2. My comments on simple living Alaska are from a different part of Alaska. I’m not sure where they are at but I have never lived in an area with pike, I have caught them while on fall hunts in the Tanana drainage and they have lots of bones but they are ok eating. I have a lot more experience dip netting Copper River reds and canning then both smoked and plain. Some people do catch hooligan in the spring along the beach in Valdez but I didn’t have time to try that time of year because I worked at the salmon hatchery and we were busy outmigrating and feeding baby salmon that time of year. Several times we did jig herring off the city dock mid summer and hard salt them and made pickled fish as we needed them. Not the same fish but similar eating. On the garden, I have more experience. Their onions definitely won’t keep all winter. I buy plants from an outfit in Texas and the last few years I have been growing them in one of my two, 12 x 24 hoop houses. Last years onions got mature enough that I used the last of the 2021 crop this June. I have similar luck with brassicas, have been eating broccoli, kohlrabi, cabbage etc for a month even though we had a late start this year. Last couple weeks have been wet here too, as it is in August most years. My potatoes have been doing well as I got them in mostly on time and they have been flowering for at least three weeks. Last year we had an early snow before the tops were even down and we had to shovel snow off the rows to dig them, hopefully it will go better this year. So these people are probably doing what they can to put up food in their area of Alaska and seem to be learning as they go. Howard

    1. Thank-you, Howard.

      Your gardening skills run circles around mine.

      We all need to sharpen up our game. One advantage gardening has over hunting/fishing is that most people can walk out their back door and garden while even in Alaska, hunting or fishing often involves taking a boat 100 miles up the river or driving several hundred miles. That takes a lot of gas and there is no guarantee the game or fish will be there when you arrive.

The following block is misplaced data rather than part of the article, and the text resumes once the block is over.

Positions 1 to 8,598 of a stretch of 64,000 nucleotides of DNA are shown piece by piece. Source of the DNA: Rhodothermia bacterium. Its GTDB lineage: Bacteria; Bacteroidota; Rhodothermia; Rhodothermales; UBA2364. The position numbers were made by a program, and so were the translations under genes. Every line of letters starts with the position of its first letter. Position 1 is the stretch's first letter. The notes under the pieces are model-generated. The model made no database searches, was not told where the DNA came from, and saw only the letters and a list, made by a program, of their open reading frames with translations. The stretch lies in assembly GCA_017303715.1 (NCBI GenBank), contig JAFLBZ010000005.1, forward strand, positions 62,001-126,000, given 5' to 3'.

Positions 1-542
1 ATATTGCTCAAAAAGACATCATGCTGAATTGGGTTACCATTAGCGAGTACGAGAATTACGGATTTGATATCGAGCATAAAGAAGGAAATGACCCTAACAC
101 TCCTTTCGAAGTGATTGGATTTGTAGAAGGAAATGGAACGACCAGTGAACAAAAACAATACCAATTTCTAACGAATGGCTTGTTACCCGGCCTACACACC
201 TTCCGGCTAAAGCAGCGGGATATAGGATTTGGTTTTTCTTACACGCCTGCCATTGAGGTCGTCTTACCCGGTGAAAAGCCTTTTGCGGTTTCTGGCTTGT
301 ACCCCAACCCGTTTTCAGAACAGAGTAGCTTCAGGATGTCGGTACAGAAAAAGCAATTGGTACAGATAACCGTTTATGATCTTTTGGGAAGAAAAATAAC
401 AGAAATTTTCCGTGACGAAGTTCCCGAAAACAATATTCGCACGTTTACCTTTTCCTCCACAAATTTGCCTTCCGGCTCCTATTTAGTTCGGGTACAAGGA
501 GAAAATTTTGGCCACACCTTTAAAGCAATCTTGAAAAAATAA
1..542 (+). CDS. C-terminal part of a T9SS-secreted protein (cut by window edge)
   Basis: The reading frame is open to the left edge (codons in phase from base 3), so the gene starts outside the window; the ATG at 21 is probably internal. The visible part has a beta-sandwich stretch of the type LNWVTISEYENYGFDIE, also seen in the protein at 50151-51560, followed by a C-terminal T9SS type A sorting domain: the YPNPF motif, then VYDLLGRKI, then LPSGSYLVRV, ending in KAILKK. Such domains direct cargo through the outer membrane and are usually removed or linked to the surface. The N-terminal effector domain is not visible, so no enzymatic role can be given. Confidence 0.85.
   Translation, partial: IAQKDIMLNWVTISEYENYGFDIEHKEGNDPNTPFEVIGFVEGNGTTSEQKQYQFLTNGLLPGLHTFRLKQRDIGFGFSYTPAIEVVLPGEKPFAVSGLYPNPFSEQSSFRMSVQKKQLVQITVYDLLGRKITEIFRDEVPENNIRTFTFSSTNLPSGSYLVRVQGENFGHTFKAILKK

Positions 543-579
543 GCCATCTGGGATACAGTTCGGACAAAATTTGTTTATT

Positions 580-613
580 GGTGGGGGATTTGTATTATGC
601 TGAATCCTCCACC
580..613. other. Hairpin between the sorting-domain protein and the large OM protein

2. Hooligan were known as candle fish because of their oil content when dried. The gold rush trail from Skagway to the Yukon were long established trade trails some times called “Grease trails” because both sea mammal fat and candle fish were carried to the relatively low fat interior for copper and fine furs!

  3. Yes, they seem to be honest about their mistakes. The root cellar is a prime example. It lasted about a year and then the water table did them in. Still beautiful views of different parts of Alaska.

  4. "Died Suddenly"

    "SADS" (Sudden Adult Death Syndrome)

    The bigger this looming bad news balloon gets, the harder it will be to keep it under water. Cognitive dissonance thicker than a brick has many who took the experimental ingektshuns refusing to even see, much less admit the obvious....

    1. That was my first thought also... Being a law abiding Canadian, I'm sure both of them were "up to date".


  6. https://www.frontpagemag.com/fpm/2022/08/seven-dead-doctors-14-days-dont-lie-wayne-allyn-root/


  7. ERJ, Thanks, after a fashion. Your link to this gentleman's heartfelt video eulogy for his "Beautiful Wife" made me weep for his loss. The gratitude is for my thinking of how my life would be bereft, should The Darling Wife-Mark II (improved version) depart this coil before me.

    His genuine tears for his spouse moved me. And, thank you for that.